What You Need To Know If A Dog Bites You

by LaGeris on June 30, 2013

Dog bites can cause life-threatening injuries. Even small dogs can render a victim powerless and inflict serious harm. Depending on the breed, nature, and temperament of the dog, the bite can be fatal. Most states hold the owner liable for all damages when it is clear that the dog attacked without provocation. Some states disregard any provocation of the animal and hold the dog’s owner responsible in all situations. There are also instances where the animal is in an unrestricted setting or has escaped from its restraints, resulting in a dog bite on another individual’s property. Determining absolute liability can be a problem when the attack occurs as a combination of factors. Following are a few points of consideration if you’re ever the victim of a dog attack.

1.  Medical Care

If you’ve suffered a dog bite, you have the right to file a claim against the dog’s owner to cover medical bills associated with the attack; and he or she may also be liable for more damages based on case evidence. In a particularly vicious attack, the dog may inflict multiple wounds and leave extensive damage requiring long term care.

An assessment of the dog’s health may dictate the regimen of care you receive. For example if the dog is unwell, or worse, if it is rabid, you will have to undergo a round of injections to avoid contracting rabies. Sometimes the treatment can be worse than the actual bite injury. After securing the medical attention you need, the next step is to find a good personal injury lawyer. You may find the legal advice you need at websites such as    

2.  Financial Concerns

If, because of your injuries, you experience a prolonged absence from work, you may also be entitled to compensation from the dog’s owner. A claim for compensation could include loss of wages and reimbursement for basic expenses.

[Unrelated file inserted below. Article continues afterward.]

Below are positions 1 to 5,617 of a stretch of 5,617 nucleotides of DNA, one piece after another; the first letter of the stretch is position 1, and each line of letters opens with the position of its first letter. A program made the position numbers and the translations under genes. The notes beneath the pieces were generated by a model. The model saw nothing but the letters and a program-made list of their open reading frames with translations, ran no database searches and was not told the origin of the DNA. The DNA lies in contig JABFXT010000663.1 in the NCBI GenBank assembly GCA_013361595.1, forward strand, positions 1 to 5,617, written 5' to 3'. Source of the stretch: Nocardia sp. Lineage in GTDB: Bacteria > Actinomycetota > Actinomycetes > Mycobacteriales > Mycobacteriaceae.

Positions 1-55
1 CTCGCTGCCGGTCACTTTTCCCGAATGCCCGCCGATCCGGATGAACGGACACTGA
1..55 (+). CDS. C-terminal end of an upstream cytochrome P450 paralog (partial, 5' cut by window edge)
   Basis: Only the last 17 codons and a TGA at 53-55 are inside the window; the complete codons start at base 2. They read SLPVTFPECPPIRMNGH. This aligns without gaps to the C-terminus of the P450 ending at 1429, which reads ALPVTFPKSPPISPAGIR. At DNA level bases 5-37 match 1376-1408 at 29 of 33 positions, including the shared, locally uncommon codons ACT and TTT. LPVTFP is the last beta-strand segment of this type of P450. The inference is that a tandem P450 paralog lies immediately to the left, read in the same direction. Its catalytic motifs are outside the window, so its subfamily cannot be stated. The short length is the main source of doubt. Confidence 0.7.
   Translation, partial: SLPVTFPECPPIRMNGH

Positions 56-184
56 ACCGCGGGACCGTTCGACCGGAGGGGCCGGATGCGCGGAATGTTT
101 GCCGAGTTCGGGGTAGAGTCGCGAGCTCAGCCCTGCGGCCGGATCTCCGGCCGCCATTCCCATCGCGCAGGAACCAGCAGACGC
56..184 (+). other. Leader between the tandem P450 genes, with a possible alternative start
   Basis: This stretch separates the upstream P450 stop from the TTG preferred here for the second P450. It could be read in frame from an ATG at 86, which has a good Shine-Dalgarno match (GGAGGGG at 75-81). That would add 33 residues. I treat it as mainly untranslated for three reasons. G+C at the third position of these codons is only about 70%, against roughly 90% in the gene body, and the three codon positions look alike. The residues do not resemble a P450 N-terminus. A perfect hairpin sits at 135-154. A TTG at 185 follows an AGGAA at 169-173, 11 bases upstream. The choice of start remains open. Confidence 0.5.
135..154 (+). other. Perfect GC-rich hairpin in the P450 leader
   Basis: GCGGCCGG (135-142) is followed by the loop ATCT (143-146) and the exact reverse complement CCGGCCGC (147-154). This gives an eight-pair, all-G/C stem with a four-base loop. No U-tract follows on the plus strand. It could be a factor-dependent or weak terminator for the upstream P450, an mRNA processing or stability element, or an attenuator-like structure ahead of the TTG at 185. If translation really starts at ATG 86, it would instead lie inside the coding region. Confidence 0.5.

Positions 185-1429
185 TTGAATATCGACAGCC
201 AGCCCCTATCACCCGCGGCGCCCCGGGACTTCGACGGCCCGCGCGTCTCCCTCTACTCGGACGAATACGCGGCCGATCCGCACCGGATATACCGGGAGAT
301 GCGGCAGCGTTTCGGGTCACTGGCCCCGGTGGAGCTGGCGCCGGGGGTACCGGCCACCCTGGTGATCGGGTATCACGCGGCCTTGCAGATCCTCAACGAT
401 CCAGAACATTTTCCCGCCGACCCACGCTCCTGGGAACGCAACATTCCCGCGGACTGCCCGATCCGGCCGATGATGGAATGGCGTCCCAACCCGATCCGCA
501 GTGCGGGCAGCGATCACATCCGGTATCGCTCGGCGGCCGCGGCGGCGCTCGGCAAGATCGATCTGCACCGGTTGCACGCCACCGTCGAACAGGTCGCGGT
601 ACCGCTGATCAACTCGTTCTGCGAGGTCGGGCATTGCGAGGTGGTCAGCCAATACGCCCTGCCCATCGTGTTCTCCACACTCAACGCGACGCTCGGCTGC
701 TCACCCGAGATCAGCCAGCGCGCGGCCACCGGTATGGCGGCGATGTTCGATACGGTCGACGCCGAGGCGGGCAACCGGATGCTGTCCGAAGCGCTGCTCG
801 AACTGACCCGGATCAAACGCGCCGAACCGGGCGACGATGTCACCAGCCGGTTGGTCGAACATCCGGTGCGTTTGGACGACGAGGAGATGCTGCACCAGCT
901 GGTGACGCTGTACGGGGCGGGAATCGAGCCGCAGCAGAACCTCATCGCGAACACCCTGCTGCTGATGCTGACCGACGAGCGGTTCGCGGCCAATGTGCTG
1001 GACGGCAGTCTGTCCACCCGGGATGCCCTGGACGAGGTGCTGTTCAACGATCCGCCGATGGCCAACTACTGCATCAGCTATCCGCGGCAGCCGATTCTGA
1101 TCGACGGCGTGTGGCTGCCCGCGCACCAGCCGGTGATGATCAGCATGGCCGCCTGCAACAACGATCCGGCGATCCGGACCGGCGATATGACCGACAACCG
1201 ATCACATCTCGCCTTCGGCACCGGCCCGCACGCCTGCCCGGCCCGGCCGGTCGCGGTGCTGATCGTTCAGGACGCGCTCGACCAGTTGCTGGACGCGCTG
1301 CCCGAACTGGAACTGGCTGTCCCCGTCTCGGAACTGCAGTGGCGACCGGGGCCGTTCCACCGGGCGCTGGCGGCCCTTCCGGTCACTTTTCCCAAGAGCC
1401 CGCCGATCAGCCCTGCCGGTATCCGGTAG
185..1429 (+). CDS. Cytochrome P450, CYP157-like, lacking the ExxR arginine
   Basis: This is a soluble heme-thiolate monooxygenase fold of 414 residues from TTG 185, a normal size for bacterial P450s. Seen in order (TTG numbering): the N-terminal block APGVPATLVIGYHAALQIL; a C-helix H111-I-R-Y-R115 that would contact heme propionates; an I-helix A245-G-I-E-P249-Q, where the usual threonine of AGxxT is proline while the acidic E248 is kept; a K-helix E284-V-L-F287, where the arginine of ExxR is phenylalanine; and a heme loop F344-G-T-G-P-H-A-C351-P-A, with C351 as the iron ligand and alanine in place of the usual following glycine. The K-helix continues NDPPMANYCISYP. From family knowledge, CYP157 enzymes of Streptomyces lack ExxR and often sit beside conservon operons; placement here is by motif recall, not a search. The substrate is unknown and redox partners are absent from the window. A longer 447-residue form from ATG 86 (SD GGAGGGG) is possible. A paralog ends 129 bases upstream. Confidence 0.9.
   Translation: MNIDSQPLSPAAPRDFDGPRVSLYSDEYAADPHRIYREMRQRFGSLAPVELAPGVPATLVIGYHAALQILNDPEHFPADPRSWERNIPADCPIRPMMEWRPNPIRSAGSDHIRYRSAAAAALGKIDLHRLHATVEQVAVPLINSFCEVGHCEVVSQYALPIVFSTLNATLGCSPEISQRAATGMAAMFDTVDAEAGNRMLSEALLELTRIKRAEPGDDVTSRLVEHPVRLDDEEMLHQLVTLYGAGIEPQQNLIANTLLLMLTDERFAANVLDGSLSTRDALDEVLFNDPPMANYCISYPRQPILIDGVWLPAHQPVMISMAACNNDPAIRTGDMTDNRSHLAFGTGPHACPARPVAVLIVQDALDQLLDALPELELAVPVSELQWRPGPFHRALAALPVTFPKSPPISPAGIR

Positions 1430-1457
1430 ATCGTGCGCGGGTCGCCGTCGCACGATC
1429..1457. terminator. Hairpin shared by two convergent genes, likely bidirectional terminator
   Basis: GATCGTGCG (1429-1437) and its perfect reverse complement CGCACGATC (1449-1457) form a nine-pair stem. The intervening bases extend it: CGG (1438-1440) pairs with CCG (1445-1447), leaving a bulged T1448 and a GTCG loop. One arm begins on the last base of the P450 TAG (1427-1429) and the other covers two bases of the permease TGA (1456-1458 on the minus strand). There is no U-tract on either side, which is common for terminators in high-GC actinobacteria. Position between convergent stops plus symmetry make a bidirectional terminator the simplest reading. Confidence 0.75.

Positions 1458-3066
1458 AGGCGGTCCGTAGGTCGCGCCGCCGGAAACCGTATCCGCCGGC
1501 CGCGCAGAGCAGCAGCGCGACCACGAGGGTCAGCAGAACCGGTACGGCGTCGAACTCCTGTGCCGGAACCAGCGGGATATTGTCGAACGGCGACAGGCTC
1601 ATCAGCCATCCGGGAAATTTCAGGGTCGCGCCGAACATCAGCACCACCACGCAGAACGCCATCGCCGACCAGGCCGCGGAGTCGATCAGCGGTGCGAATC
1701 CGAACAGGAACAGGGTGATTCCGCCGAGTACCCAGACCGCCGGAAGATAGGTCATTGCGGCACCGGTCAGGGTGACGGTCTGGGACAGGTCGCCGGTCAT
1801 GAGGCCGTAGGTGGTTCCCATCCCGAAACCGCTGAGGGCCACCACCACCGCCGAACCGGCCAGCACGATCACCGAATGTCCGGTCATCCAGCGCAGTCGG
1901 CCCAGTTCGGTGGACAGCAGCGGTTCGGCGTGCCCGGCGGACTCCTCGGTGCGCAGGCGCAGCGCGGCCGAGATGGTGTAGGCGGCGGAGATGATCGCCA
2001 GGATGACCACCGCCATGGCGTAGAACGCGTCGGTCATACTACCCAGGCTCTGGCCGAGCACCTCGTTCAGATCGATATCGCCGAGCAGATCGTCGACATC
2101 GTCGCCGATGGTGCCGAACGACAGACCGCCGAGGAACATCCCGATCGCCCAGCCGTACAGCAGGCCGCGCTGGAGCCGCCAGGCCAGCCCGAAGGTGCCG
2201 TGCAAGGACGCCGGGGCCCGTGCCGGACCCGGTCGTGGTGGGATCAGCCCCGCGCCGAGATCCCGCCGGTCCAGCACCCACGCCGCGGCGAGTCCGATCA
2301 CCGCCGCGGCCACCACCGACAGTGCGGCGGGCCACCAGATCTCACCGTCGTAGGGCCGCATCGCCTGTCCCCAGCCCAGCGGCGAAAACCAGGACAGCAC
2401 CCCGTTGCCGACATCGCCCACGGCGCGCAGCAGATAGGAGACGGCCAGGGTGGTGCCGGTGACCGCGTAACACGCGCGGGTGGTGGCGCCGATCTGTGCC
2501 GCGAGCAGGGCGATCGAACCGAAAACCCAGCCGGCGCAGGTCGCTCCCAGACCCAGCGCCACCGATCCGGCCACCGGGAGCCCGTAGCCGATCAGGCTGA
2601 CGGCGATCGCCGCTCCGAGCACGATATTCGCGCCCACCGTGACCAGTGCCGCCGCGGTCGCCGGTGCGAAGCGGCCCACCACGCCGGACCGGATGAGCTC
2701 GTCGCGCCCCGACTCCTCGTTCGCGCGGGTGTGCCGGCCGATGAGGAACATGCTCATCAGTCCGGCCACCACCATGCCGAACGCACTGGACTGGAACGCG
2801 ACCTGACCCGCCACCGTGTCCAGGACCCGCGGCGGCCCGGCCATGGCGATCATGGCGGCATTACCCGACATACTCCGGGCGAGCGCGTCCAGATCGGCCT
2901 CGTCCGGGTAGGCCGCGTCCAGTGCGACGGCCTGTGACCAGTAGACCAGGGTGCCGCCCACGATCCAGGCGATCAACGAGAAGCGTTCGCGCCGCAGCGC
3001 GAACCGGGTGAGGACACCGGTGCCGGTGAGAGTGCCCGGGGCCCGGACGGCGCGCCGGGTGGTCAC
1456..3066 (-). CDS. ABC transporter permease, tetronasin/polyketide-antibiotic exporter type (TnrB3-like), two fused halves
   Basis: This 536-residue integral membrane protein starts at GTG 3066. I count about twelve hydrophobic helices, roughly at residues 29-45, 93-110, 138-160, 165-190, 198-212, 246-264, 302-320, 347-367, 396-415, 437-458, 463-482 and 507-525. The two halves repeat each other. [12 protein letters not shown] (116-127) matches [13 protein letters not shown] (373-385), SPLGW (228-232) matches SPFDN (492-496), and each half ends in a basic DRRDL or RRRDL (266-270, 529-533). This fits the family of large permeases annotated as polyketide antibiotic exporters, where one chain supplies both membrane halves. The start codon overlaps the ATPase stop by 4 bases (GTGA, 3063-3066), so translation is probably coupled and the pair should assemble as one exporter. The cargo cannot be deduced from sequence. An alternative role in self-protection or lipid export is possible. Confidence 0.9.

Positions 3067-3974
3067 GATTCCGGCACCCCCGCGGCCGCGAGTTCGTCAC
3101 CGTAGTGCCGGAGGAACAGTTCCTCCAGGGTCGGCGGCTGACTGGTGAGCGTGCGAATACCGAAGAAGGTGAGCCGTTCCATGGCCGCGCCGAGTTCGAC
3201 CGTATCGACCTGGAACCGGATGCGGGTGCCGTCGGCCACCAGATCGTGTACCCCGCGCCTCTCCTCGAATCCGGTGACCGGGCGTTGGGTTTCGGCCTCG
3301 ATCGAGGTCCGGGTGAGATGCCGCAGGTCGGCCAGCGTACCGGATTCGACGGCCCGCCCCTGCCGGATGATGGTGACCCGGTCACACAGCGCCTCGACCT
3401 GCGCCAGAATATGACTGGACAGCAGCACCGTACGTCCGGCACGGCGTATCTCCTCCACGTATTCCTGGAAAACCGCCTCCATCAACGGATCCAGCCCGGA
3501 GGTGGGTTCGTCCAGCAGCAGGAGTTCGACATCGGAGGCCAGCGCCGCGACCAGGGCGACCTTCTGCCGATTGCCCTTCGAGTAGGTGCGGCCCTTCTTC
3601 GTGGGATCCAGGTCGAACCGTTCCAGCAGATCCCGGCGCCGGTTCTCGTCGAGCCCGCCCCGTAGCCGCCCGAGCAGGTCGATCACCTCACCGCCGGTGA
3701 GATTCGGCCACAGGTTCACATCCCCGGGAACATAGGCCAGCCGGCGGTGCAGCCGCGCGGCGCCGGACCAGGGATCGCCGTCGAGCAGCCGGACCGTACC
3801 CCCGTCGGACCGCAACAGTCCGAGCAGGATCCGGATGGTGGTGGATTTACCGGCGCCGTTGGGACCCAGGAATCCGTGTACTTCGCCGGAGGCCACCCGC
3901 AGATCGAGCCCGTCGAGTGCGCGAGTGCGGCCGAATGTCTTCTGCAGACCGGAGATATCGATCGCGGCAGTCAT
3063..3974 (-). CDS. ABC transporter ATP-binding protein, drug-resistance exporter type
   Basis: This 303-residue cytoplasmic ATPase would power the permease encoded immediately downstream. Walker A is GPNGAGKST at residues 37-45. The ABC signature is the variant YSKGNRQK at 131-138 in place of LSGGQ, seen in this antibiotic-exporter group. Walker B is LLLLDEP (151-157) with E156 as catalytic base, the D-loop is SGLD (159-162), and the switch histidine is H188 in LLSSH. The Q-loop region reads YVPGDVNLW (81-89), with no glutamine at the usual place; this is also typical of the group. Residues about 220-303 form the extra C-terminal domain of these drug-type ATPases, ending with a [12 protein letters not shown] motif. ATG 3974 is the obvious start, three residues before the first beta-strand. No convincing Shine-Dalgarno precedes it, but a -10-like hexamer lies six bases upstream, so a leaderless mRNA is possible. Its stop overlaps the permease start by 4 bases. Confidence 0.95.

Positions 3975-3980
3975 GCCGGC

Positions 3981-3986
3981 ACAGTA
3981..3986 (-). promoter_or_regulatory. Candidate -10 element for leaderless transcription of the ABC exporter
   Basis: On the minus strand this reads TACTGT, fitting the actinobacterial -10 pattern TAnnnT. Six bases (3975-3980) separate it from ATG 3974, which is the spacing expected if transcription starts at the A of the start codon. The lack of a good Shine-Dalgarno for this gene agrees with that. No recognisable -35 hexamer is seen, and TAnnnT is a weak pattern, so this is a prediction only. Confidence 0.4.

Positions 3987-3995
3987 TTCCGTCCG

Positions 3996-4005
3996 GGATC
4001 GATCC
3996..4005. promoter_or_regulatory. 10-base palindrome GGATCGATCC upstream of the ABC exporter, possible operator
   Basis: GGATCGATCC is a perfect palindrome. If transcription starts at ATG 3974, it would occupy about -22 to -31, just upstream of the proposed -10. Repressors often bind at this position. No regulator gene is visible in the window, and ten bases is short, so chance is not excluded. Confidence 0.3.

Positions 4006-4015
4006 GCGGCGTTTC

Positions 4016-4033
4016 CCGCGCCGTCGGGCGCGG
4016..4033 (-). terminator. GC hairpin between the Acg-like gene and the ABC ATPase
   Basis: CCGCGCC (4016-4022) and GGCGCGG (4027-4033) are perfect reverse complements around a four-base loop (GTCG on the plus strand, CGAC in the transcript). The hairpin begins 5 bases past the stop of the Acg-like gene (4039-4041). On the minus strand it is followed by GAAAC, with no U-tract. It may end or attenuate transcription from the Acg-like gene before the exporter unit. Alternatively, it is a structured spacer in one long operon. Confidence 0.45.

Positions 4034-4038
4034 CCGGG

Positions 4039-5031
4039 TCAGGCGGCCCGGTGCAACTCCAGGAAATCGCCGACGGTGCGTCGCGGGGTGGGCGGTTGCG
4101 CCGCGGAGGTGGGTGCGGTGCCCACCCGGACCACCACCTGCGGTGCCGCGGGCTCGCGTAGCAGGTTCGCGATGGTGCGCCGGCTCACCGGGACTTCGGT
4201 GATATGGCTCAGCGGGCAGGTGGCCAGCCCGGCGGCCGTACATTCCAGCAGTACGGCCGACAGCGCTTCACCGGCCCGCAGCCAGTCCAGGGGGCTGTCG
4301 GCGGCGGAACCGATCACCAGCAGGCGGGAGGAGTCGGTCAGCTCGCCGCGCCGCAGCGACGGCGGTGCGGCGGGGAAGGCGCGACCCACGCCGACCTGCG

3.  Dog-bite Laws

Some dogs are classified as vicious breeds, and many states have strict liability laws to deal with their behavior. In states with strict liability laws, a dog owner is automatically held liable for his dog’s actions. In states with more lenient statutes, the dog’s owner is not liable the first time the dog bites someone. If the dog has exhibited aggressive behavior in the past or is classified as a vicious breed, the one-bite law may not apply.

4. Dog Owner Issues

Courts in most states will take into consideration the negligence or carelessness of the dog owner when determining liability. Did the owner keep the dog on a leash? Was the dog properly confined? Did the owner take precautions to protect guests based on his prior knowledge of the dog’s temperament? Did he make sure the dog had annual rabies and associated inoculations?

Most domesticated dogs are friendly, gentle and safe—around their families. Even if you’re visiting a relative with a dog, use caution and wisdom when approaching him. Don’t try to pet him unless he’s aware of your presence. Don’t run if he startles you because he’s likely to give chase. Never try to pet a dog who’s eating or sleeping. Allow the dog to become accustomed to your presence and only play with or pet him when the dog’s owner is around.


Writer LaGeris Underwood Bell is both a homeowner and a dog lover and shares this article to help guide dog bite victims through the process of financial and physical recovery. The Maryland legal team of Price Benowitz LLP has decades of experience handling personal injury cases like these. Their record of success is rock solid, and they offer sound legal advice in cases of dog bite injury for any client.



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